Anne’s class, focused around silences, has made me much more cognizant of how and how well I am listening to others. In terms of this project, I considered myself to be fairly well informed about the Perry House movement in general, having gone to several meetings of the Coalition and spent a lot of time listening and ruminating about what others were saying. And yet, I am brought back to one of our most pertinent discussion topics this semester­–who can speak for whom? In what situations is it appropriate to silence yourself so that you can really listen to what others are saying, or, in some cases, not saying? I was somewhat nervous throughout the process of creating these videos, because I worried that I might misrepresent what I had heard, or that, as a white student and ally, I should not presume to speak for a movement that I do not want to wrongfully appropriate. Sometimes in the videos themselves, this is visible–when I spoke, I looked back at the other members of my group for reassurance if I was unsure that I was saying the right thing. But I think that, overall, my realizations about silence in this video, and in this class, have been that it doesn’t have to be an either/or, zero-sum situation, where my speaking silences someone else. Instead, silence and listening can contribute to an open conversation, and I hope that as a group, we are not only speaking to the broader Bryn Mawr community, but also hearing back from it.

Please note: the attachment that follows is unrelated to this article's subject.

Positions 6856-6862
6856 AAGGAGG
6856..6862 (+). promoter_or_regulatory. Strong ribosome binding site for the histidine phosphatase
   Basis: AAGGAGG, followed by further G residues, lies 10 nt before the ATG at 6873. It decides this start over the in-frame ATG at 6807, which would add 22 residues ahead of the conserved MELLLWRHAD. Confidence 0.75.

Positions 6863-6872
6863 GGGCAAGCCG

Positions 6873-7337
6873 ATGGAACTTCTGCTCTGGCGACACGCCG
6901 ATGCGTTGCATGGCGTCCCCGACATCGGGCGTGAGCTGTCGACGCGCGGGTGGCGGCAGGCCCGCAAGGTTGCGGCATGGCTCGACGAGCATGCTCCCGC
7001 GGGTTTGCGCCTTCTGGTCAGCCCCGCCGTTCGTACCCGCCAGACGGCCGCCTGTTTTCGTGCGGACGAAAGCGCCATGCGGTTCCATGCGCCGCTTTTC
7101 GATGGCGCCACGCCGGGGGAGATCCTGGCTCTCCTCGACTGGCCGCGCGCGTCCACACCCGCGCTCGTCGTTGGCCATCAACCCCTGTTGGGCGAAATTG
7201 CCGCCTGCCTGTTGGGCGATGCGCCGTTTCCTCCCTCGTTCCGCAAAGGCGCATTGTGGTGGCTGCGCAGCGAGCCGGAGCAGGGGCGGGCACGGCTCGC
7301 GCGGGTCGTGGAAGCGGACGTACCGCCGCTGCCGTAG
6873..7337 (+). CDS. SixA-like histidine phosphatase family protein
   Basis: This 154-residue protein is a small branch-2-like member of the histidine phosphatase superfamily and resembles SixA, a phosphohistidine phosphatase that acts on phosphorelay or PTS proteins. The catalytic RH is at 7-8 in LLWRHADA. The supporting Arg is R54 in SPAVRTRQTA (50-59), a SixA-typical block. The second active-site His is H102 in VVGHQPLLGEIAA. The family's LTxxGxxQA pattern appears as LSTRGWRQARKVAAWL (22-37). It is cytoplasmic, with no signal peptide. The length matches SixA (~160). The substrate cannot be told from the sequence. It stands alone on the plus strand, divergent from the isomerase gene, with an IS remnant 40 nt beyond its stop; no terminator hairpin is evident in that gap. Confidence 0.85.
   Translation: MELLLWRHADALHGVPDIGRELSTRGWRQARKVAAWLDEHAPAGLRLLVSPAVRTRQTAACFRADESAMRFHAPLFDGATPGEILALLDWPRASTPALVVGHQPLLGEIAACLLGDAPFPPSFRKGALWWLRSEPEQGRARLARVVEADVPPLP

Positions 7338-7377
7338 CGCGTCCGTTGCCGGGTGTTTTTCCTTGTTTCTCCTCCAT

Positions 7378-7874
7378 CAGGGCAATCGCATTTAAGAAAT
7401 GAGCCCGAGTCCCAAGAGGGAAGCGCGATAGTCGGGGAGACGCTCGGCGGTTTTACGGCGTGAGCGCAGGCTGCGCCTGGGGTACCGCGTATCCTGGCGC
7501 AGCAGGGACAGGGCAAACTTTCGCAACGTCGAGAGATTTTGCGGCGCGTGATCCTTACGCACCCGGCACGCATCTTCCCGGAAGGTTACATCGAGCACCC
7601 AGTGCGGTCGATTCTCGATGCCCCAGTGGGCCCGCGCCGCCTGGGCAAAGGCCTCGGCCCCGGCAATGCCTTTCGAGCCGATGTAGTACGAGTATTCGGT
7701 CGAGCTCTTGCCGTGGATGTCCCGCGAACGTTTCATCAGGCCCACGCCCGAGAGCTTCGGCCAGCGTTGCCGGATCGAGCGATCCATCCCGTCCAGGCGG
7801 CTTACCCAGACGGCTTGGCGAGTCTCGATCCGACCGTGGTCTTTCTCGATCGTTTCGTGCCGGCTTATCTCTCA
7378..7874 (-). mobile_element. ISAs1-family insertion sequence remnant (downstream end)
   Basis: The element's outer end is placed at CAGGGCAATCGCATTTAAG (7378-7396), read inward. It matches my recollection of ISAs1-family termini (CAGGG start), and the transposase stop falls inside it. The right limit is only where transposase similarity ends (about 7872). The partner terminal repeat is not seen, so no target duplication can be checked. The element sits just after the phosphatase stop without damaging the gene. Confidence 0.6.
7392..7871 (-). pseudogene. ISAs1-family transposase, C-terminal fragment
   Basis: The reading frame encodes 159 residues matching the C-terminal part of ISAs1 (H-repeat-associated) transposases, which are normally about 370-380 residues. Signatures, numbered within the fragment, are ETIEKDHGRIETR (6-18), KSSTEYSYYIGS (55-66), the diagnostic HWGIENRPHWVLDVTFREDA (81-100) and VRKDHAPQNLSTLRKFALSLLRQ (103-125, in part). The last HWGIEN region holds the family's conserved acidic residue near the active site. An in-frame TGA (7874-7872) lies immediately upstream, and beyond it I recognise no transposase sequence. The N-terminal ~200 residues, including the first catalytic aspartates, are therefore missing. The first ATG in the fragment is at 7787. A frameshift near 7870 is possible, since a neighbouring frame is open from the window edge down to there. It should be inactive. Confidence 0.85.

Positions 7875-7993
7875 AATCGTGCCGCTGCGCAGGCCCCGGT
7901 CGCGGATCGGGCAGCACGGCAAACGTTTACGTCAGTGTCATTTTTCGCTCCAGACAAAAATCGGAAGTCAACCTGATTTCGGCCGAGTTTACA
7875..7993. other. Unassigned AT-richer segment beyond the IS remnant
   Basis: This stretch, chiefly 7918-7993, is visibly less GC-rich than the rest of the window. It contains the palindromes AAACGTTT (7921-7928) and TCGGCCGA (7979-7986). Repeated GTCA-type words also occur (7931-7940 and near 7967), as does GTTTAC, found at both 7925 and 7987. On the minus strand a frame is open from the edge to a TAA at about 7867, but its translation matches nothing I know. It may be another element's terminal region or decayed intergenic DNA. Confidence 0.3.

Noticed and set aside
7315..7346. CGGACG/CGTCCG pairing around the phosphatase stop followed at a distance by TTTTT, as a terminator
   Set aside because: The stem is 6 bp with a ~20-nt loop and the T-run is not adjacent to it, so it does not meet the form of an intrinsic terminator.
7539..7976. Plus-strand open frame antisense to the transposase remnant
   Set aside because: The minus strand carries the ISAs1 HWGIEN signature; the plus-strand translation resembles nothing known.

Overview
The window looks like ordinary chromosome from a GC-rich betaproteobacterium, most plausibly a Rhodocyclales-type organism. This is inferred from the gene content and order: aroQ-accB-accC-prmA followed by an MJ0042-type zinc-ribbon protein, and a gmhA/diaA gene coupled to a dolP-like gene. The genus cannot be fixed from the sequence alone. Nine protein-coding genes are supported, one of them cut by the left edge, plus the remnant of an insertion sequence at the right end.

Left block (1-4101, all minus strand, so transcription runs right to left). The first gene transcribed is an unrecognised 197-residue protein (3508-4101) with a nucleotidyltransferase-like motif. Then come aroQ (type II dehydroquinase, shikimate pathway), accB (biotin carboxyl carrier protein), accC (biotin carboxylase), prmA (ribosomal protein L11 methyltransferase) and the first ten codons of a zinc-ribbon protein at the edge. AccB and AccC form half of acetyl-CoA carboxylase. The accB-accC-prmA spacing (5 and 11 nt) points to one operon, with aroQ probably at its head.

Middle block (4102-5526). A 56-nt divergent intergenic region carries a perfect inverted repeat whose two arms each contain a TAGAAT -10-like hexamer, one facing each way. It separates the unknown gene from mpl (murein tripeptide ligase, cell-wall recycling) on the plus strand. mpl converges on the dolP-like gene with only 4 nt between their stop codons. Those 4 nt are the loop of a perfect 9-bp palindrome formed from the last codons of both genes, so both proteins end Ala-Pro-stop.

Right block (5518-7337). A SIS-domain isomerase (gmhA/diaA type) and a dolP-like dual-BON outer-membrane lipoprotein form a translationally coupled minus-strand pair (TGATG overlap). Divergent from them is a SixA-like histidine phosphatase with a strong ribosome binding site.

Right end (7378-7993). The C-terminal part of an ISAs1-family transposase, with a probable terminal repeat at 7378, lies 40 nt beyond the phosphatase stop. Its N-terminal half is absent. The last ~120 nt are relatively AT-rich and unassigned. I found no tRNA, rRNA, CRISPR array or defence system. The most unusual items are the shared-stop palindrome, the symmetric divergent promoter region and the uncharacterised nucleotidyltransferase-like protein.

Last but certainly not least, I think that Barb’s class, centered on vision and images, informed our project because it gave us the idea to give a face (or four) to the Perry House movement.  Many alumnae and other members of the wider Bryn Mawr community have heard about the movement in one way or another, but don’t necessarily have a conception of who we are. We don’t seek to represent every member of the Perry House Coalition and its allies, obviously, which is something that I’ve gleaned from taking this course–there is no one way that a member of a group, be it incarcerated women, students, or any other, looks. But I think that having a group of students present these issues to the wider community was helpful, because what I’ve heard from several alums who have not been closely following the movement is that most of what they’ve seen has come from various sources, which have not necessarily given them a clear picture. By creating a single series of informational videos, we hoped to provide an image of the Perry House movement that, while not all encompassing, did create a reliable source for people to look at to clear up their understanding of our perspective.

            I’ve really loved working on this project, and I can’t wait to continue the conversation with season two of the Perry House Couch, as well as in other venues opened up both by our project and by other discussions that are happening on campus.